- Risk key
- MODERATELY LOW
- MODERATELY HIGH
Corruption is a moderate risk in the UAE’s judicial system. The UAE’s constitution provides for an independent judiciary, but in practice, court decisions are subject to review by the political leadership (HRR 2017). Companies indicate, however, that irregular payments and bribes are not commonly exchanged for favorable judgments (GCR 2015-2016). Business executives express general satisfaction with the efficiency of the legal system when it comes to settling disputes and challenging regulations (GCR 2017-2018). Notwithstanding, some concerns pertaining to weak dispute resolution mechanisms and insolvency laws have been voiced by some foreign investors (ICS 2017). Moreover, there is a perception that domestic courts are likely to rule in favor of Emirati nationals over foreigners (ICS 2017). Investors should note that the legal system is divided into Sharia (Islamic law) courts for family and criminal matters, and a system in the free trade zones which is based on common law (ICS 2017). Dispute resolution can be difficult and uncertain in the UAE, and small, medium, and some larger enterprises fear being frozen out of the UAE market, as court proceedings may be lengthy and costly, especially when politically influential local parties are involved (ICS 2017). In severe cases, some enterprises even feel compelled to leave the UAE market (ICS 2017). Enforcing a contract is significantly less time-consuming in Dubai compared to elsewhere in the region (DB 2018).
The UN Convention on the Recognition and Enforcement of Foreign Arbitral Awards is in effect in the UAE and supersedes all incompatible legislation and rulings (ICS 2017). The UAE is a member state of the International Centre for Settlement of Investment Disputes (ICSID) and a signatory to the 1958 New York Convention.
Businesses face a low risk of corruption when dealing with the United Arab Emirates’ police. Impunity among the police force has not been reported, but it should also be noted that there is no publicly available information about any investigations into complaints of police corruption (HRR 2017). Companies demonstrate a high degree of trust in the police’s ability to protect them from crime and to uphold the rule of law (GCR 2017-2018).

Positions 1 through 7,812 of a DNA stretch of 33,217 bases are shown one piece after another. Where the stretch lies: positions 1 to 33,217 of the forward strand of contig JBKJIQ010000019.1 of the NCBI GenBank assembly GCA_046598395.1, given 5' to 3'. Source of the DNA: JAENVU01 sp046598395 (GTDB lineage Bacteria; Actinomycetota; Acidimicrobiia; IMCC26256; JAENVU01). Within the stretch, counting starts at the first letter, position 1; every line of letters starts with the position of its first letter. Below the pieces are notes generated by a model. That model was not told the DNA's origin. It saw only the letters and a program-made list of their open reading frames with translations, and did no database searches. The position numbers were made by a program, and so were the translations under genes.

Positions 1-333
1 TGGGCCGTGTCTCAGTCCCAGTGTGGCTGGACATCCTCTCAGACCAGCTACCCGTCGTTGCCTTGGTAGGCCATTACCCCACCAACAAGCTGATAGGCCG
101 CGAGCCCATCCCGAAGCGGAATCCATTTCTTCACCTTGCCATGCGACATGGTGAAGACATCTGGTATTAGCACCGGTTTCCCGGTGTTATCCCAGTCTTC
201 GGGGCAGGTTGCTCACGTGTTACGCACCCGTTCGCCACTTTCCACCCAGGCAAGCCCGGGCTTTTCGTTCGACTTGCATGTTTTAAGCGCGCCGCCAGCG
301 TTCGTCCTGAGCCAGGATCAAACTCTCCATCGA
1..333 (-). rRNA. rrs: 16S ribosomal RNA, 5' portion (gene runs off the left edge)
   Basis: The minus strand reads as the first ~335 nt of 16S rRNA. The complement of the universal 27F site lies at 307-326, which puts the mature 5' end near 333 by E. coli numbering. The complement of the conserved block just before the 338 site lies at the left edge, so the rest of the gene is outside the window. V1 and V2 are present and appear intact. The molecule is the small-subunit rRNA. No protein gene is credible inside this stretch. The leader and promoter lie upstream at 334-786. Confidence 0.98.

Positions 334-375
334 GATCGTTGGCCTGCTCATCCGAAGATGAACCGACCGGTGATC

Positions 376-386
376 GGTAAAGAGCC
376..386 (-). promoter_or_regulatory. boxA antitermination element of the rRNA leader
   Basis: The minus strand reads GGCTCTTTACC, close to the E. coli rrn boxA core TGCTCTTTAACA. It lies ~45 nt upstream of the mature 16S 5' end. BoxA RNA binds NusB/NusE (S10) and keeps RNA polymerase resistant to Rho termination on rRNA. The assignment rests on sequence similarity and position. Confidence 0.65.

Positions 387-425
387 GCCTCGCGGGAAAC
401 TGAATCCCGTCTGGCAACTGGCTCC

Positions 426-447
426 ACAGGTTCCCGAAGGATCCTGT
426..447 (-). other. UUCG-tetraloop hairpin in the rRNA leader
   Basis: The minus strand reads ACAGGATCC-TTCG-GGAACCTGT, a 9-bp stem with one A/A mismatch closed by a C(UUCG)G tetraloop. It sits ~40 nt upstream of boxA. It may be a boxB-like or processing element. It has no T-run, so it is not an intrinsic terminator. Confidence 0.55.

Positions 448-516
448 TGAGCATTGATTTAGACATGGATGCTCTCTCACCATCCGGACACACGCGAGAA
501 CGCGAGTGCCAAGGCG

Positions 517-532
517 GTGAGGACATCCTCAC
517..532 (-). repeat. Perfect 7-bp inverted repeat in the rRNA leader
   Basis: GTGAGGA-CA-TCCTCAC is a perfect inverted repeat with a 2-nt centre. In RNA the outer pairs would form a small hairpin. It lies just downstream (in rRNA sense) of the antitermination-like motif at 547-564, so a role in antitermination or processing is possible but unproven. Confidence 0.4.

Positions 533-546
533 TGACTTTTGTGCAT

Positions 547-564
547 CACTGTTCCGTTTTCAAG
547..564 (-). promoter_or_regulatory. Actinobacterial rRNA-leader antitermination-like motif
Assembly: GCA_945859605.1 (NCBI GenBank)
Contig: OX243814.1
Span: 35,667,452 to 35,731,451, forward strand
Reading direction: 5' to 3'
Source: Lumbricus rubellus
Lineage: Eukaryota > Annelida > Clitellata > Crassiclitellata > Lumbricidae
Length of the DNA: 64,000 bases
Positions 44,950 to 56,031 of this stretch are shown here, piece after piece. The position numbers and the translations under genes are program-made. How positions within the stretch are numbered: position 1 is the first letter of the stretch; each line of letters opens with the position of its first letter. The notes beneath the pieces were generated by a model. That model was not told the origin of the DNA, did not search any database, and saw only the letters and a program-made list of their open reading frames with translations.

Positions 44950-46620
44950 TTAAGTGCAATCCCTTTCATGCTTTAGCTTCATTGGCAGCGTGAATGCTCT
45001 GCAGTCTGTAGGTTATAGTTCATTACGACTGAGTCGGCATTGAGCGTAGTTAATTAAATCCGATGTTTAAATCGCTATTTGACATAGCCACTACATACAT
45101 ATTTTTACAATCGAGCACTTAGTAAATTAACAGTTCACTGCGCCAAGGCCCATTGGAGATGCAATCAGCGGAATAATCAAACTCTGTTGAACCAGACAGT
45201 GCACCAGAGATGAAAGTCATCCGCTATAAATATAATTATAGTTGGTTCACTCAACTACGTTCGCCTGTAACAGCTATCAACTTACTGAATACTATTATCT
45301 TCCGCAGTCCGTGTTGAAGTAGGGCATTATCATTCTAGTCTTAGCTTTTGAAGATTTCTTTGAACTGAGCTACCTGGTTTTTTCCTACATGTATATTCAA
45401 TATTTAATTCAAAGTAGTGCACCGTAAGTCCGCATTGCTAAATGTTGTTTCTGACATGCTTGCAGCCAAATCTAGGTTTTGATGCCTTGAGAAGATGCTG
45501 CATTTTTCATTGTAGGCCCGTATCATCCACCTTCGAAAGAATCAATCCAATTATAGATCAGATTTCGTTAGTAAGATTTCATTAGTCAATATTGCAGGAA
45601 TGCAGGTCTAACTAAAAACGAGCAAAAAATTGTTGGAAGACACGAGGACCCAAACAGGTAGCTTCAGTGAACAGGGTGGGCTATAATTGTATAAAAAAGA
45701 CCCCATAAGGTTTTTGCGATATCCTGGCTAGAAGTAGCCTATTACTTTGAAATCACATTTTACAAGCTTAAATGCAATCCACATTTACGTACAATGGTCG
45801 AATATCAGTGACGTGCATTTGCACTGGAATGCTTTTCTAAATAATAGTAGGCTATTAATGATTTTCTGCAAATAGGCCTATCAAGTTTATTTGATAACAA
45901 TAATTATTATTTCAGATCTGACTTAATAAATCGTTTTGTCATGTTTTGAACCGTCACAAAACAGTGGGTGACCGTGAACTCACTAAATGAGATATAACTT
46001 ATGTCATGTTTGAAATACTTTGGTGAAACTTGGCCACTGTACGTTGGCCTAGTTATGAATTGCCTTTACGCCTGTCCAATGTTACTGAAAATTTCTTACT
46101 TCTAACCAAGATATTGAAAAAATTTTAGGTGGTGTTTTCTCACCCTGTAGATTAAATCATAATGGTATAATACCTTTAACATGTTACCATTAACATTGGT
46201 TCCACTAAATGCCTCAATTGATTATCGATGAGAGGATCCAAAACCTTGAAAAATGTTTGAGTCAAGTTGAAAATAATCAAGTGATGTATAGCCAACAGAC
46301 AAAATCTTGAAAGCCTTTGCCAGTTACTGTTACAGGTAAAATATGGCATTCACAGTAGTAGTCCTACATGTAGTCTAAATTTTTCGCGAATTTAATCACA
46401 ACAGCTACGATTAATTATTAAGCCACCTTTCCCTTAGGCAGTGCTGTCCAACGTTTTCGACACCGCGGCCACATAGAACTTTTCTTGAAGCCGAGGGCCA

A police officer from Sharjah was sentenced to three years of imprisonment in addition to a AED 3000 fine on charges of bribery and aiding the escape of a prisoner (HRR 2017).
Businesses dealing with public services face moderately low risks of corruption. In fact, the UAE is among the countries companies rate the least likely in the world to bear risks of irregular payments or bribes when obtaining public utilities (GCR 2015-2016). There are concerns, however, about a lack of transparency in the regulatory system (ICS 2017). In addition, the regulatory framework generally favors local investors over foreign ones (ICS 2017). The administrative system functions well and without major friction, but appointments of public servants are often based on personal connections rather than solely based on merit (BTI 2018). Power remains concentrated around political elites who use their authority to further their personal interests using widespread networks of patronage (BTI 2018). The use of wasta (connections and favoritism) represents a challenge as it can affect hiring and promotion policies (Emirates 24/7 News, Aug. 2015).